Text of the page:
There were some warning signs but it’s still hard to believe that Google Authorship has died.

I was and still remain a big fan of Google’s mark-up which paired content to the writer in search results with the writers’ pictures next to the articles. It gave aspiring writers and content producers greater SERP visibility and a different way to attract traffic.

Except Google has decided to call it a day. A few months back profile pictures stopped showing up in SERPs, although links to writers’ Google Plus pages were still visible. Now, after three years of trying, Google’s John Mueller says the company has decided to cease its efforts with Authorship.

So what changed at Google HQ? From official lines it just sounds like a failed experiment that lost its flavour. Results and data must have been mixed from a user point of view, but Google does underline that it’s fully committed to other forms of mark-up such as Schema.

Crushing content marketing?

You don’t need to go back and remove a load of links if you’ve been practising Authorship, Google say it won’t make a difference and that it’s still a great way of people getting their content out there.

Make no mistake, Google Authorship was popular with a lot of people. Not just with writers and marketers, but developers too; in fact the massively successful Squarespace platform includes authorship mark-up as one of its selling points.

Is it a blow for content marketing? NO. Content marketing’s always been about the angle of the content and whether it hits home or not, though Authorship did help bring a human face to it.

If anything it’s another example to show why you shouldn’t put all your eggs in one basket when it comes to SEO and, especially, Google. Google brought something out, decided to change it, then killed it off. It’s becoming a common occurrence.

Content marketers that have been relying solely on Authorship for visibility won’t be feeling too happy at Google’s decision. But for the content marketer that uses different marketing channels and methods to promote themselves, it won’t make too much of a difference.

Was Google right to ditch Google Authorship? Was it working for you or did you did you see little in the way of user interaction? Let me know in the comments section below.

Mobile matters

Mobile mattersAnother reason for Authorship’s death appears to be the influence of mobile. Eric Schmidt famously remarked some time ago that “mobile has already won” with the medium finally overtaking desktop web browsing.

At the time of Authorship’s photos disappearing the reason cited was that the limited amount of space on mobile devices was causing bandwidth issues and not much was seen in the way of click behaviour.

Killing off Authorship is another way to show users and investors how crucial mobile is to the search giant. If it’s not working on tablets or phones then expect the company’s other experiments and efforts to face a similar cull.

There’s no doubting though that for those of us that did love Google Authorship, marking up content with the rel=author code could be a bit of a pain. For writers out there that aren’t particularly tech-savvy, maybe the end of Authorship is something of a blessing in disguise…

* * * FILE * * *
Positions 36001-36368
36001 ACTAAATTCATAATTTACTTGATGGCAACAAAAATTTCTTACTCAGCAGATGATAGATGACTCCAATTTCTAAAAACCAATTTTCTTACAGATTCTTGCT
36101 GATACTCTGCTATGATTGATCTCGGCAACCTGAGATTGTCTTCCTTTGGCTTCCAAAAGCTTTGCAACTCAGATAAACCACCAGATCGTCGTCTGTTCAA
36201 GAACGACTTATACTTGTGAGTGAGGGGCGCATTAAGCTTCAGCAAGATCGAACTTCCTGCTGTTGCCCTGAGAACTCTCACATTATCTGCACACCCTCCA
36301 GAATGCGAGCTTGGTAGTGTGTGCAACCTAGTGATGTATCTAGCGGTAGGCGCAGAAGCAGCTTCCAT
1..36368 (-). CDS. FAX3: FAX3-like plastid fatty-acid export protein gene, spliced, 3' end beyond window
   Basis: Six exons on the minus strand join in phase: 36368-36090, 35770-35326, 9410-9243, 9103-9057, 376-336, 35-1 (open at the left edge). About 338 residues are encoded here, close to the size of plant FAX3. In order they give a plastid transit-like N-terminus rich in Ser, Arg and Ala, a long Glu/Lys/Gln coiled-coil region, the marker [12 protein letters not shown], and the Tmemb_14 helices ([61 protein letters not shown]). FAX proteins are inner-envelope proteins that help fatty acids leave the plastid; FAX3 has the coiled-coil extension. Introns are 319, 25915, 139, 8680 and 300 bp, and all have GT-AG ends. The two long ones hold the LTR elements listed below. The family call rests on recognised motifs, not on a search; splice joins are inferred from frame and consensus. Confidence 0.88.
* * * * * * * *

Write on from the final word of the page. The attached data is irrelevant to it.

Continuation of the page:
Will anything replace Authorship? Or will people just have to work harder to get their content noticed on the web? Let me know below!

3 ways to make your content stand out

One of the key attractions to Google Authorship was the theory that it could help people become more of an influence in their industry by associating their profile with clever content that struck a chord.

But Authorship’s only one avenue that’s been closed off for people, and there are many other ways for people to associate themselves with great content, share their own, and attract people hungry to digest something original and unique:

#1 Push on social media

By far one of the most natural ways to build an audience is by using social media the right way, especially LinkedIn if becoming an influencer is your most important goal. Connecting with the right people, joining the right groups, and sharing content is a fantastic way to advertise your content.

And although I pointed out that some people weren’t happy with the new Linkedin Pulse app last week it’s still helping a lot of people get noticed and make a name for themselves. Other ways are through sponsored posts on Facebook and Twitter, while Pinterest, Instagram, and other visual sites are great for product discovery and eCommerce websites.

#2 Create author pages on websites

 

Create author pages on websites

If you write an awful lot for a particular website then invest in web design to create author profiles that really work. Sites like HMV, Mashable, The Metro and others make it easy for visitors to discover content from authors they like by making the writer part of the article.

Big profiles make stories more personal, and media sites that get it right and tag their stories properly make content discovery much easier for the visitor. Have a writer that specialises in tech? Show it to your visitors so that they can follow and enjoy more of the author’s work.

#3 Reach out to bloggers

A standard SEO technique but still one of the most effective, especially when it comes people getting their content out there, is by reaching out. If you have something important to say and are looking for a platform then gather a list of trade magazines, sites, and other areas that focus on your industry.

Time to think like a journalist. Get your thoughts and ideas down as concisely as possible and try to find the contact details of the editor, their deputy, or the owner of the site. Create a clear and concise pitch, be polite, and keep trying with positive persistence and fresh ideas if you don’t hear back.

 

If you’d like to find out more about content marketing and how to put yourself forward as an industry influencer contact Webpresence today!